The thought was not a pleasant one. Joachim clutched his bundle closer, fingers running over the smooth cloth wrapped tightly around it. He watched the men dismount. His eyes fixed on Hosten. He stiffened when Hosten looked his way, but no recognition showed in the king’s eyes.

The courtyard smelled of sweat and blood. Servants helped the hunters unload their trophies—only a few deer, thin and old, and many birds—and took the horses away to be brushed down and given water. The men laughed, joked, celebrated their prowess in stealing the country’s last few resources. Joachim lifted his eyes to the far side of the courtyard, where the young stranger called Taerith left the soldiers’ quarters to speak with Kardas.

The sun set. The courtyard emptied of men. The lights of the feasting hall were lit; voices began to call from it into the cold night. Still Joachim sat, stroking his bundle, waiting.

Finally he judged it time. He rose and slipped through a servant’s door, into a corridor that led behind the feasting hall. A slight smile tugged at his lips as he heard footsteps coming the other way. He had hoped to intercept her. He stationed himself by the door to the hall and waited.

Lilia appeared, dressed in a gown the colour of purple-red wine. The slave girl, Mirian, walked just behind her. Her head was bowed; an uncommon posture for her, so she did not see the priest at first.

“My lady,” Joachim said as he stepped out of the shadows. Lilia’s startled eyes greeted him, but she seemed unable to find any words. He smiled. He stepped forward and pressed the small bundle into her hands. “A gift,” he said. “I hope it may keep you company.”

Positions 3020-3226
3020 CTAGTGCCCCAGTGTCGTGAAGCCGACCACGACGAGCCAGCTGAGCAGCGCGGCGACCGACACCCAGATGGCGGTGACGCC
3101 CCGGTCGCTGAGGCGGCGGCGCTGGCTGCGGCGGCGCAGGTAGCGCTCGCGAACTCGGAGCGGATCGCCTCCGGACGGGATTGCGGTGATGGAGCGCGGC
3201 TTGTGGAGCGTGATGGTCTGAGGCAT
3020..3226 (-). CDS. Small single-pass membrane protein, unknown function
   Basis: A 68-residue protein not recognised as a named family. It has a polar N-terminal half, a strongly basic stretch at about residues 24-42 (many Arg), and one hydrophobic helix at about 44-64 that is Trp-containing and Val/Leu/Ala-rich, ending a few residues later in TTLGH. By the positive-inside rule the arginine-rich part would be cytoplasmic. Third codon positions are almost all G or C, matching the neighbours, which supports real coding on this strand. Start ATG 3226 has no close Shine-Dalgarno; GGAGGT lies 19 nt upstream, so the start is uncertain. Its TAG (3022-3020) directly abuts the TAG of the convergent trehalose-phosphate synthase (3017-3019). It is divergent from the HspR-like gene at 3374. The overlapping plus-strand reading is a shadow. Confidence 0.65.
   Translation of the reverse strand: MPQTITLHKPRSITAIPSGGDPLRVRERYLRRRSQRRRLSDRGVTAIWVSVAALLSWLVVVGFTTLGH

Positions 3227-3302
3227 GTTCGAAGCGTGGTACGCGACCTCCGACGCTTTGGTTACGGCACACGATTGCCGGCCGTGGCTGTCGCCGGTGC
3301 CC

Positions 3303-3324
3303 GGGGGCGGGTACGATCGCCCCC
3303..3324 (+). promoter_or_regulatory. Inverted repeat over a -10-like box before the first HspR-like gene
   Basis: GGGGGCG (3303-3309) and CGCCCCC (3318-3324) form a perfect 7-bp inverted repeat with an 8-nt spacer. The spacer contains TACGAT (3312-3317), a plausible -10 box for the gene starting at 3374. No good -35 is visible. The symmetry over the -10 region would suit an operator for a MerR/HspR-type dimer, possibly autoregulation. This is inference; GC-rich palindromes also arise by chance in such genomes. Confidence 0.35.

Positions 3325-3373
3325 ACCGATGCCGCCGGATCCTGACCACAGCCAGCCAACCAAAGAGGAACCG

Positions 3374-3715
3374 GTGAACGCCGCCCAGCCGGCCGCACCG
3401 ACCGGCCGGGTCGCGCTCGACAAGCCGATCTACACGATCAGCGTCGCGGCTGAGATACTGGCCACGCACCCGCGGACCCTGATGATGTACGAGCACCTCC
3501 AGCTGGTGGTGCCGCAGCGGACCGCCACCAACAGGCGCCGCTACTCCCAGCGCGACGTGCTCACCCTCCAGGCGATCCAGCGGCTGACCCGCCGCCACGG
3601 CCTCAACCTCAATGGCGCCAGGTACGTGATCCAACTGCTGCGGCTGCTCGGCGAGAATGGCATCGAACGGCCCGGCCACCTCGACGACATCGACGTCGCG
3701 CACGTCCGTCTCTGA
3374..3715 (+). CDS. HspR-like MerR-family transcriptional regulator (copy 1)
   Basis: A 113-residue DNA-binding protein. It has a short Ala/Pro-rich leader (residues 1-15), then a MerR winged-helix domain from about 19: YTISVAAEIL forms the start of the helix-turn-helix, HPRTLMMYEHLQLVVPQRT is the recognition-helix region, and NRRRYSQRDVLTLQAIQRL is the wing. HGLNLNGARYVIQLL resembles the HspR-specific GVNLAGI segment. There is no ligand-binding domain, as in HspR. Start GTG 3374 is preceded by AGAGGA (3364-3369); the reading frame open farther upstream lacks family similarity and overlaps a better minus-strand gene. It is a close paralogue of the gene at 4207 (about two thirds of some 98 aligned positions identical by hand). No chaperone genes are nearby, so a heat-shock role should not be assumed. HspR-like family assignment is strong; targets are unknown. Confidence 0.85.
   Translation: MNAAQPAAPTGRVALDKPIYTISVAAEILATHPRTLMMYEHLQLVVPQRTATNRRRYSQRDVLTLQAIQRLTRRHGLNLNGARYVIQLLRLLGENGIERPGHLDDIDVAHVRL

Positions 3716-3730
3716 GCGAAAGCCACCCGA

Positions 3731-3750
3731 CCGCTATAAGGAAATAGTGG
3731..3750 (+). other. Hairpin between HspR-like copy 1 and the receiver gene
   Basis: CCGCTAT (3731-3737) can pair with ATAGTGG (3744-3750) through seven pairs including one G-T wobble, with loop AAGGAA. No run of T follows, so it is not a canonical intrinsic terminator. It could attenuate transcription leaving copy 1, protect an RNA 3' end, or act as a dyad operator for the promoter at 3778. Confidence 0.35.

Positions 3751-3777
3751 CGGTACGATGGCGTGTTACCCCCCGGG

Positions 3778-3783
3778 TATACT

A puzzled frown on her face, Lilia slowly pulled at the twine that held the cloth close to its treasure. The material fell away, and she gasped.

In her hands was a small book, no thicker than her palm, bound in dark blue leather. She looked up at him, and there were tears in her beautiful grey eyes.

“Thank you,” she said. “Where did you—”

“It doesn’t matter where it came from,” Joachim said. “A priest has access to such things. It is yours now. Care well for it.”

Lilia pressed the book to her heart and nodded, trying to smile. “I am grateful. I wish I could show you how much.”

Joachim smiled at her again, and bowed slightly. “My lady’s tears are thanks enough,” he said.

Mirian’s voice sounded low from behind Lilia. “The king will grow impatient,” she said.

Lilia half-turned toward her slave. She nodded, and brushed away her tears with the back of her hand. “Yes,” she said. “I am sorry. We’ll go in now.”